It would be impossible for us to follow the indefatigable missionary in his multifarious activities in Berlin and in Germany generally during these busy years; but we may be allowed to quote from a published letter which he addressed in 1887 to English friends, entitled, “Thoughts on the Jewish Mission” :
“Invitations came to give lectures in places at a distance. A dear friend of mine shewed me in 1860 a map of Germany, on which he marked all the towns in which I have lectured. Since then I have delivered over a thousand original lectures in Berlin and elsewhere. God’s hand has guided me everywhere. My journeys have extended from Amsterdam to Buda-Pesth. I always had an attentive audience, and the poorer people in both large and small towns heard the Word with gladness – nay, even with enthusiasm.
“During the anti-Semitic agitation, such journeys for the purpose of delivering lectures were more extensive. I had then become known through my defence of Gospel charity, even in circles which were not outwardly known as Christian. The meetings which were held at the period resembled more nearly the ideal at which I aimed. A considerable number of persons listened to the lectures, who had completely turned their backs on the Church.”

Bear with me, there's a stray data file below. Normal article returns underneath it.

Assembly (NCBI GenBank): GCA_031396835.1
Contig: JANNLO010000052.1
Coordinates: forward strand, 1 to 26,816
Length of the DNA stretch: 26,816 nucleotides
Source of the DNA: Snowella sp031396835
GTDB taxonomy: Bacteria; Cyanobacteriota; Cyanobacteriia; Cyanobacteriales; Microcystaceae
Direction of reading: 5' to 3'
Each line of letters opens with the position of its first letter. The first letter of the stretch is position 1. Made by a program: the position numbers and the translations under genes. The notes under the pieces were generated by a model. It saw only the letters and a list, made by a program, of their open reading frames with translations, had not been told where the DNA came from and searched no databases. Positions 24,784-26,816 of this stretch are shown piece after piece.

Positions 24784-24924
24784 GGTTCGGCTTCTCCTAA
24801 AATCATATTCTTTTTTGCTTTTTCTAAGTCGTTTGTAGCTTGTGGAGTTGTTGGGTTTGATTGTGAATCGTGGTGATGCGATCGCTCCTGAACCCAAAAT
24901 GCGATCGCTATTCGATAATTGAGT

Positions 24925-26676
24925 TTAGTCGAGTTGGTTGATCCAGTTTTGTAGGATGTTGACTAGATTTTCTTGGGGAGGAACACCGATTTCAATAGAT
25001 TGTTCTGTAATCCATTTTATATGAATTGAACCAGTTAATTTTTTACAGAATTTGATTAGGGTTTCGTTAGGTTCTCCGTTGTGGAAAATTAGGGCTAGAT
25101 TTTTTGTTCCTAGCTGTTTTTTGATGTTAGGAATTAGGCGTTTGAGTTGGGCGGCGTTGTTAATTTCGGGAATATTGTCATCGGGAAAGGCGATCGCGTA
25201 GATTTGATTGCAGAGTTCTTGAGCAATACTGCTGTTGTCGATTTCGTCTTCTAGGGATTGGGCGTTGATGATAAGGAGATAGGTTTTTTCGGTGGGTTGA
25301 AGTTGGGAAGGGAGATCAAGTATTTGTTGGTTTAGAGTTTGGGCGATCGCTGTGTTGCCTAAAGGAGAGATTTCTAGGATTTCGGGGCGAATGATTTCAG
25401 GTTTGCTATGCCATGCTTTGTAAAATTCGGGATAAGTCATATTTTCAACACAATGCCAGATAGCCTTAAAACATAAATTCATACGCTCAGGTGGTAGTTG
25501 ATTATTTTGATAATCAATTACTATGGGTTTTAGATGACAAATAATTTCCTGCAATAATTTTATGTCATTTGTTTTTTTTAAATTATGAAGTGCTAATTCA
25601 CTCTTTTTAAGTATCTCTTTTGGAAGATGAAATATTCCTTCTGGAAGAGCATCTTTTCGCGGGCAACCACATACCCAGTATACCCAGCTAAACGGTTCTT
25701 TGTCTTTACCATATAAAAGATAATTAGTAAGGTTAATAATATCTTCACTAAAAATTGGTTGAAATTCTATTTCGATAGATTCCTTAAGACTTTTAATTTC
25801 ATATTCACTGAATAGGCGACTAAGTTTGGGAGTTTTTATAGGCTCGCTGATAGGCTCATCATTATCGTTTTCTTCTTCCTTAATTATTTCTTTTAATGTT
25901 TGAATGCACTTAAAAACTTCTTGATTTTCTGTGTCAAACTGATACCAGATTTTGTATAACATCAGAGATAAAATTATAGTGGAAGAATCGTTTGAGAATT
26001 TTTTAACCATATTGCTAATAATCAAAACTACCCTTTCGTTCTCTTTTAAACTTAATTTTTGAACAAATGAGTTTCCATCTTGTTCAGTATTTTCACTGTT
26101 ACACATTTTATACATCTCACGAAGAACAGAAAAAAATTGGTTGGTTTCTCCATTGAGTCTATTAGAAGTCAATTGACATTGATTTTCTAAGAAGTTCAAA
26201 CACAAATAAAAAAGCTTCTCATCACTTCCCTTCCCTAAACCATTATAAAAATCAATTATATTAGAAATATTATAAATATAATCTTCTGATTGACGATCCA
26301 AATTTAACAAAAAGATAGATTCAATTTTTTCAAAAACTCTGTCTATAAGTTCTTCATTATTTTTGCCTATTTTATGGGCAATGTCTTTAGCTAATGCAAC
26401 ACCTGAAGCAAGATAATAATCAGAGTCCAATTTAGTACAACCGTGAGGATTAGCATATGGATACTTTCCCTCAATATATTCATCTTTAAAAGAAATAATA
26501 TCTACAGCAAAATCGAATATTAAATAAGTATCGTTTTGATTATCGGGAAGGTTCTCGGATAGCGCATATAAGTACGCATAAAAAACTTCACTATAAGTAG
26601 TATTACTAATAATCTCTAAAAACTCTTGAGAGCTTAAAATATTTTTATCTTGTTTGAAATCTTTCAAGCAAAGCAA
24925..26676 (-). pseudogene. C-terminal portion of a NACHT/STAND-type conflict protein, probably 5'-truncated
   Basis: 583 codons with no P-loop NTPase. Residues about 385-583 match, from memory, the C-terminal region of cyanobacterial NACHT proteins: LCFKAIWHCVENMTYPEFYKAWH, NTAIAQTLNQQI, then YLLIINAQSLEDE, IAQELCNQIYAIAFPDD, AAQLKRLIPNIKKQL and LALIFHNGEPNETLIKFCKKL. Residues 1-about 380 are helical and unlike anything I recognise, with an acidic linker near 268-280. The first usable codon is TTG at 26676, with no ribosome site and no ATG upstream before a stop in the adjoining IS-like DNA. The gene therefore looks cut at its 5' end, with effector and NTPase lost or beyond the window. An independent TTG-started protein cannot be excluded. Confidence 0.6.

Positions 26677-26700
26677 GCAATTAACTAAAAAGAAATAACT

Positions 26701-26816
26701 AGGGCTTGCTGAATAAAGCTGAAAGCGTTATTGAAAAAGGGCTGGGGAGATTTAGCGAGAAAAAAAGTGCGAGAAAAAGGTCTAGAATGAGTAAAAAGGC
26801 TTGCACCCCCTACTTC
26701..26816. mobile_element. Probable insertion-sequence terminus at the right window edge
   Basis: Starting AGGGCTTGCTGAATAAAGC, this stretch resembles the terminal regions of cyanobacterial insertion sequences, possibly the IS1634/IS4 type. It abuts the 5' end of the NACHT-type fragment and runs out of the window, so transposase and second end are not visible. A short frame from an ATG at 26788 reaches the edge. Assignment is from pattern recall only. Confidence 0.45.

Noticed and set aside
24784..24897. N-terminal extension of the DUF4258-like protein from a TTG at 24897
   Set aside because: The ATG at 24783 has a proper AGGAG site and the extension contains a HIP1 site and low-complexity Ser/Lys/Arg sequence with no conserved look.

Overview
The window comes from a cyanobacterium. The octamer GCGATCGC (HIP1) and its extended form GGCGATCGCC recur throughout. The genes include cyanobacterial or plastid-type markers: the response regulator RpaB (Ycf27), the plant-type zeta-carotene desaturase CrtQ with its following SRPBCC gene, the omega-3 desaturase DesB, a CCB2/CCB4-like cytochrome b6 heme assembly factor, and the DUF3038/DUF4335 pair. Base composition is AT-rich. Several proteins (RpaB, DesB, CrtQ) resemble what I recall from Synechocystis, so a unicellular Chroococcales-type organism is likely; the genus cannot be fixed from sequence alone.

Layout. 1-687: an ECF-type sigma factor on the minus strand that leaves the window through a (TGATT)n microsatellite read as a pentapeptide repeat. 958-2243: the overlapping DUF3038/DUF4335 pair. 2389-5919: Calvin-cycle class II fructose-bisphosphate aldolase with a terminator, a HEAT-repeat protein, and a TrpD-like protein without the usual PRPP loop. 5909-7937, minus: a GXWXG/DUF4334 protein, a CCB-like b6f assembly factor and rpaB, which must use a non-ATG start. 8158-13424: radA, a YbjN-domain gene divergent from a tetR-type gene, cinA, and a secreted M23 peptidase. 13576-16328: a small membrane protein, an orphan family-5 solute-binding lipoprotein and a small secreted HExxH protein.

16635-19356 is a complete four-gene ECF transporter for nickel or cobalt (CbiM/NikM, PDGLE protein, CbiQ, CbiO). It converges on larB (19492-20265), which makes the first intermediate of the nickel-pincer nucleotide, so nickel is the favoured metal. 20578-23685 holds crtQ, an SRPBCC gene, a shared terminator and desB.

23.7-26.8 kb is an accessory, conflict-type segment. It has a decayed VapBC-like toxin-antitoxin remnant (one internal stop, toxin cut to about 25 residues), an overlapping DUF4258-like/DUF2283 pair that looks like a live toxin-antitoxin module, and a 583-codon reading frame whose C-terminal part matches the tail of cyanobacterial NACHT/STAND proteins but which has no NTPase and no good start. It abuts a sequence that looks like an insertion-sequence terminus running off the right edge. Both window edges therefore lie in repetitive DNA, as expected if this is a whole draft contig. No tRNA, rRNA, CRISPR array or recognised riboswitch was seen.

Speaking of his ministerial and missionary work in Christ Church, the doctor said:
The special blessing of the Church consisted in the regular exposition of the Old Testament. It has been my custom to expound the Old Testament every Sunday evening, from the first Sunday I came into office (Jan. 15th, 1868) up to the present time. It was the first time in Berlin that this was made a practice. There were, therefore, from the very beginning hearers, consisting of Jews and earnest Christians. Those expository semons have been the greatest blessing, and have specially united me to the congregation.
Professor Cassel baptized 262 Jews in Christ Church; amongst them doctors, authors, merchants, nearly all educated persons. But, as he said, “I am not fond of statistics. I sow the seed, but do not stop to ask how much may be the fruit.”